Check out our review for ‘Ant-Man and The Wasp’ which opens in theaters nationwide on Friday, July 6…
By Damon Martin — Editor/Lead Writer
Marvel has managed to produce more than a few surprises during its 10 year reign atop the box office.
While it’s not a surprise that blockbusters like ‘Avengers’ pulled in billions in revenue, the entire Marvel Cinematic Universe was founded on a hero that did not have household familiarity like Batman or Superman.
Instead Marvel’s foundation is the empire built by Tony Stark.
Yep, ‘Iron Man’ was the first installment in the new Marvel Cinematic Universe and that filmed helped spawn a series of films that set up an incredibly elaborate story telling mechanism that had never been seen before when it came to comic book movies.
So it stands to reason that a studio like Marvel that launched on the back of a so-called ‘B’ list character manages to constantly pull together fun films based on even lesser known comic book properties like ‘Ant-Man and The Wasp’.
Much like ‘Guardians of the Galaxy’ and the first ‘Ant-Man’ movie, Marvel has somehow figured out a formula to take these characters who barely had their own starring titles in the comic book industry and transform them into million dollar franchises at the movies.
The first ‘Ant-Man’ film pulled in more than $519 million at the box office — a paltry number when compared to franchise films like ‘Black Panther’ or ‘Captain America: Civil War’ — but no one expected the movie to become a blockbuster. Instead, ‘Ant-Man’ was a franchise founded on a fun movie that could draw in hardcore and casual fans alike while offering them something much different than the seriousness surrounding more intense features like ‘Avengers: Infinity War’.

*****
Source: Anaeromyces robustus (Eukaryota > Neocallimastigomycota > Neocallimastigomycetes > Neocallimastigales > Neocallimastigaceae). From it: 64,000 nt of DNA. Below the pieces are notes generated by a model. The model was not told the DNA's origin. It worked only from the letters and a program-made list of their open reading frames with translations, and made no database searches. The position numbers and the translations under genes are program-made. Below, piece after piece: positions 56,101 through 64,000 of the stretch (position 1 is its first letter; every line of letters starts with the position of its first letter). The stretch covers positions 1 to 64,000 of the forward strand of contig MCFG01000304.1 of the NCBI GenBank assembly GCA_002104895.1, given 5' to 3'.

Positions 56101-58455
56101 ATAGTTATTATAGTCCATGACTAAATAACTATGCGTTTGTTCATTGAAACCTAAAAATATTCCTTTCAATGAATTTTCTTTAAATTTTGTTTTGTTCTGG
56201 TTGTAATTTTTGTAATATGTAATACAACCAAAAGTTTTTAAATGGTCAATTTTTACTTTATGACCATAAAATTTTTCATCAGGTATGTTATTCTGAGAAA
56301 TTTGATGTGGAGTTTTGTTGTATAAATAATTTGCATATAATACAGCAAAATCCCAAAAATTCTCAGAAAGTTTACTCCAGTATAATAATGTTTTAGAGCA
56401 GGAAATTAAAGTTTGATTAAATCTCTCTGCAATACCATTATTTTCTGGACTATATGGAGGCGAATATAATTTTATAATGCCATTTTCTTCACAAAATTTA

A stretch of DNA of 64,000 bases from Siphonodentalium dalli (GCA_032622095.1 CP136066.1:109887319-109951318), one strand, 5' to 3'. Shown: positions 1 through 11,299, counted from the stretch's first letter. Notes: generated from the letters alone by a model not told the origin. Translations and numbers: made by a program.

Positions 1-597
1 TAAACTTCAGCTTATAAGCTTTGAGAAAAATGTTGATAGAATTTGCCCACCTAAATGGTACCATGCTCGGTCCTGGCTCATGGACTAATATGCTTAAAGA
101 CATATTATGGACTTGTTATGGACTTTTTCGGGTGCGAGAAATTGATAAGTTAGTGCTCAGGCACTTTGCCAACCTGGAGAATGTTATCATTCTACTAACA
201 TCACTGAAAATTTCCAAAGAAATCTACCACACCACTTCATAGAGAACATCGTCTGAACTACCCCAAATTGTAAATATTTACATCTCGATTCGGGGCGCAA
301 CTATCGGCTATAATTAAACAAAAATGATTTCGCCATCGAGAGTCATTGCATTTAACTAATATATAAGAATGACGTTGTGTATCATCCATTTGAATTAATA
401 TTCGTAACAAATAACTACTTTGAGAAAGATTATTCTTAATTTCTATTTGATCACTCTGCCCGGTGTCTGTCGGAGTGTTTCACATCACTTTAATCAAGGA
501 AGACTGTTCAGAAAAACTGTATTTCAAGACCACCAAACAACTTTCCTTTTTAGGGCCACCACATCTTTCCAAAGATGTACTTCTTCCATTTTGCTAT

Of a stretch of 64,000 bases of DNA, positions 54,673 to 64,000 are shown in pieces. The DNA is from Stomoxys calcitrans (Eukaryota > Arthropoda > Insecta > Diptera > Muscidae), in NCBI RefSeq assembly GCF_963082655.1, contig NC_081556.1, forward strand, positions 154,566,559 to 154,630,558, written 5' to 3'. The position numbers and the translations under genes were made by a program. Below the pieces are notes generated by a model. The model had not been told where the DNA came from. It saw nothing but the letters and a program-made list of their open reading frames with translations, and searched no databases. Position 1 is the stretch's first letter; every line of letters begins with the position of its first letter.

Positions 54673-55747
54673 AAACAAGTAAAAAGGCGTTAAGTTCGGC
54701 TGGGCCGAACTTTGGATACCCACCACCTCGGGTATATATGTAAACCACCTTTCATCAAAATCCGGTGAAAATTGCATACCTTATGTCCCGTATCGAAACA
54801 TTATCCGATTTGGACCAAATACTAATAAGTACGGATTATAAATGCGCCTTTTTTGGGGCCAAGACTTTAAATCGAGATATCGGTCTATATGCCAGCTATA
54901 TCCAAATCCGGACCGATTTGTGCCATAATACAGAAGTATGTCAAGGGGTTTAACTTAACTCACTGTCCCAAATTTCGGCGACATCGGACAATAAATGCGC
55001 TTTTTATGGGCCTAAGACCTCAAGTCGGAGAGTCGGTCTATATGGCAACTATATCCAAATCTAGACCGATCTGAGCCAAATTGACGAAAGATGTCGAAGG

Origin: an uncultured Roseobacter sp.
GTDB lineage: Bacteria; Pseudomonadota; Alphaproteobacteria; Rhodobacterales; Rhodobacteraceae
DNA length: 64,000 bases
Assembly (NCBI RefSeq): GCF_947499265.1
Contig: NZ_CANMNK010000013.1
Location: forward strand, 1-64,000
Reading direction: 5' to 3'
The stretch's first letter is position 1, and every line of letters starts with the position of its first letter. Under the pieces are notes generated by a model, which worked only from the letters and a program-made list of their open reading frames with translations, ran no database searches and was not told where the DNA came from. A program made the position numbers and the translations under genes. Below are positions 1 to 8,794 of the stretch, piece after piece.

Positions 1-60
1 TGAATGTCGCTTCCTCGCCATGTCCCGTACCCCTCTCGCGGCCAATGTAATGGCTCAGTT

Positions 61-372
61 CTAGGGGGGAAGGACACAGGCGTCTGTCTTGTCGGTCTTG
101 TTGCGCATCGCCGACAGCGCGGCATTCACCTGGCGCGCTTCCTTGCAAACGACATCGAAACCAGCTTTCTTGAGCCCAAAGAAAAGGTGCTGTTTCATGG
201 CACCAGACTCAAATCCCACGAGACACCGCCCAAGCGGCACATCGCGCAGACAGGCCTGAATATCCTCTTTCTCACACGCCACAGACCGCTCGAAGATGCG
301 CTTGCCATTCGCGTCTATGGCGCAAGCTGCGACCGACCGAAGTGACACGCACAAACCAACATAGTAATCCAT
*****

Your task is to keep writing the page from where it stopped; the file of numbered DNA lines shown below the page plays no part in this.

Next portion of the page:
In fact, ‘Ant-Man and the Wasp’ might be the perfect film to follow up ‘Infinity War’, which was an action packed superhero mash up where the stakes were higher than any other comic book film in history. In contract, ‘Ant-Man and the Wasp’ feels almost like a two hour television episode — much smaller in stature with far less on the line but still a very good time at the movies.
If you were left speechless at the end of ‘Infinity War’, you’ll be able to pick your jaw off the floor and just have a popcorn chomping good time at ‘Ant-Man and The Wasp’.
With that said, let’s get to our review of ‘Ant-Man and The Wasp’…
In the aftermath of ‘Captain America: Civil War’, Scott Lang is on house arrest following his participation in backing up Captain America against Iron Man and the controversial Sokovia Accords. Scott has given up being Ant-Man and he’s not even in contact with Hank Pym and his daughter Hope after they were forced to go on the run from law enforcement for producing the technology that made his suit in the first place.
But it doesn’t take long for Scott to cross paths with Hank and his daughter again after they’ve spent months trying to figure out a way to enter the Quantum Realm to rescue Jane Van Dyne — Hank’s long lost wife and Hope’s mother. Janet disappeared there 30 years ago and Hank has been on a mission to find her ever since and now he may be close to finding a away to reach her but that’s going to require some help from Scott.
Paul Rudd definitely gets the role he’s meant to play as the comedic, slapstick superhero with a heart of gold. Rudd is well known for his comedic timing and that was definitely on display during the first film and there’s no shortage of that in the sequel either.